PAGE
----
Coprophagia or eating feces is done by many animals, not just pups. In fact, a dog that has just given birth will eat their puppies feces during the first three weeks of nursing.
In all actuality, the practice is more disturbing for pet owners than it is harmful to the dog.
However, there is one factor that can change all of that and that is if your dog eats feces infected with worms. Tapeworms, roundworms, and whipworms are fairly common among puppies and if your pet baby gets a hold of poop with either of these eggs they have unknowingly infected themselves. These worms are zoonotic, which means they can also pass to humans if proper cleanliness isn’t observed.
There are also a plethora of other parasites and diseases, like parvo, that can also be transmitted from your pup eating feces from other dogs.
Some dogs are not finicky poop eaters and will chow down on pretty much any type of excrement including deer, coyote, and rabbit. Because these animals are wild they don’t get the proper treatments like deworming and vaccinations that many domesticated pets do, which leaves your pup vulnerable to another set of possible diseases and parasitic infections.
One other large downfall of coprophagy is the halitosis that often comes along with it.
Why do dogs eat their poop?
While the reason is going to be specific to your dog, here are a couple of common reasons why dogs eat their feces
- Lack of minerals & vitamins: This is often seen in older dogs
- Fear of punishment: If punished too severely for soiling their kennels or the floor, some pups will resort to eating their poop to get rid of the evidence
- Habitual: Some pups have noticed their mother cleaning up their poop and copied her and in some cases, the dog has been doing it so long that it has become a habit, which is why you want to break them of this early on.
- Anxiety: Anxiety and boredom can sometimes bring on coprophagy\
How do I stop coprophagy?
1. Use a leash
If your pup is eating other dogs’ feces, the best way to prevent it is to walk them on a leash at all times. This way you can keep him or her away from other dogs’ poop that may be lingering on the ground.
2. Feed a high quality dog food
If your dog is eating their poop for the nutrients this should help put a stop to the coprophagy.
3. Get a walk in litter box
If your pup is eating your cat’s poop, many owners have had success in eliminating the problem by getting a litter box that the dog can not fit into like the one pictured below.
4. Make the poop taste gross
If your pup is eating their own poop, one thing you can do is to make it taste gross to them. I know, I know, you’re asking yourself how in the world does poop taste good? Well, that I don’t have an answer for, but I do have a couple of suggestions on how you can make it less appealing to your pup.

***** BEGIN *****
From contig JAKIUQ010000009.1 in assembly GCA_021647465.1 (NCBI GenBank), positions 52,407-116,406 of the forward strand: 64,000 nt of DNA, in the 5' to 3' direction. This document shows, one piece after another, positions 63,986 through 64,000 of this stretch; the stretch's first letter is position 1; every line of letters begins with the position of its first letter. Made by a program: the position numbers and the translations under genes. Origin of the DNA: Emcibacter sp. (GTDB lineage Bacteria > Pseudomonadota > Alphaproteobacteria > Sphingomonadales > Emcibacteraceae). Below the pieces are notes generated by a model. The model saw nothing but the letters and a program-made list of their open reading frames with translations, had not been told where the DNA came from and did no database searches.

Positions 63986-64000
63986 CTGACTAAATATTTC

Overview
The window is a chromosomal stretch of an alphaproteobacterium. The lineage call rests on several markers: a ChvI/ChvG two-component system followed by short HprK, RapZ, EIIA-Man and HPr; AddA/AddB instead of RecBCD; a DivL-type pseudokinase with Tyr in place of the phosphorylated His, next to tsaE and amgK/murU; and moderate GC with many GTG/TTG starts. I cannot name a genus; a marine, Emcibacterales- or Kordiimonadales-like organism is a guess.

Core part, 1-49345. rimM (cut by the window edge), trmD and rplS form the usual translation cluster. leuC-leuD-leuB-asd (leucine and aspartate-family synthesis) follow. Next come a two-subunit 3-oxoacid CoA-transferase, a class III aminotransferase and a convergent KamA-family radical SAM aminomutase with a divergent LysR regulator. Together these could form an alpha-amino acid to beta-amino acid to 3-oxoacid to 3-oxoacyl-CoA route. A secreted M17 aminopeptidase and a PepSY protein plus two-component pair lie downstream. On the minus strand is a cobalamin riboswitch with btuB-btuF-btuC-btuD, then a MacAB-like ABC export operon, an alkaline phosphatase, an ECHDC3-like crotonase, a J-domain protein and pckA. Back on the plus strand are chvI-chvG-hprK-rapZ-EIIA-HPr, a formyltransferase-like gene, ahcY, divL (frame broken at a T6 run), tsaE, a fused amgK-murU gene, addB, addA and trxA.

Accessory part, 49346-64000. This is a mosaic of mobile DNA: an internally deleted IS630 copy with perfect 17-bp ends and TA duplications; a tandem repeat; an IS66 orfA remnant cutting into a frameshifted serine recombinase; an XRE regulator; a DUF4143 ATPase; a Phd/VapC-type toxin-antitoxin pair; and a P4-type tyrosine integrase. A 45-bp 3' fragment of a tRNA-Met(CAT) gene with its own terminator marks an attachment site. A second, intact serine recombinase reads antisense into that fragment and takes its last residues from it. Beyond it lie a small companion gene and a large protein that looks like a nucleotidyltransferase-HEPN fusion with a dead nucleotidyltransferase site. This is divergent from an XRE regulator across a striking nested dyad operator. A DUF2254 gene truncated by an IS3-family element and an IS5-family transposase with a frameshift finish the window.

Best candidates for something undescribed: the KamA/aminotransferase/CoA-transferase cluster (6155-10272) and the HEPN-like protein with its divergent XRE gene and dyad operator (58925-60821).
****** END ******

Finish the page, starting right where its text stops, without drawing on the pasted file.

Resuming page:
- If you are comfortable leaving the poop available for the pup to sniff and taste you can try coating it in hot sauce, pepper, or lemon juice so that the dog will associate that taste with his poop. This method is usually a last resort for most pet owners as they don’t want to leave the waste sitting out.
- Add a small amount of pumpkin, pineapple, or meat tenderizer to your dog’s food. The theory is that once they digest and poop it out the dog won’t want to eat it because it tastes disgusting to them.
- Use an over the counter stool eating deterrent
5. Clean up after them immediately
This way your pup won’t have the opportunity to eat the poop.
6. Increase the fiber content
In some cases, owners have noticed improvement when they increased their dog’s fiber content. However, you want to consult your veterinarian prior to doing so because too much fiber will decrease your pup’s caloric intake and have some adverse effects.
7. Avoid feeding table food
Feeding table food may make the feces tastier to your dog, which is the opposite of what you want to achieve.
8. Use a collar
An article published by the British Veterinary Association did a study between two effective treatments for coprophagy and noted that the use of a citronella spray collar seemed to help the most and cause the least harm. You can read more here.
What not to do
Don’t punish your pup. This may only serve to violate the confidence in the bond you are forming with your puppy and it may actually have the opposite effect and make it worse.
Don’t ignore the issue hoping it will just go away with age, there is a chance that it will but there is always a chance that it won’t!
The research showed that several key factors appear to have no effect on whether your dog is a poo-eater. These included age, gender, whether the dog has been spayed or neutered, whether it was housetrained, whether it had been weaned or removed from its mother early, and what the rest of its diet was like. Evidence also suggests that the plethora of products designed to prevent or treat coprophagy, or punishing your dog for eating poo, have no effect on reducing the behaviour. Instead, the recent study suggests the best way to predict whether a dog eats faeces is how much access to poo they have. This is particularly the case if the faeces are fresh, with over 80% of coprophagic dogs only consuming poo less than two days old. It seems that keeping your dog away from fresh poo is the most effective strategy for stopping them eating it. This is yet another reason to promote regular poo picking and responsible dog ownership, both at home and out walking.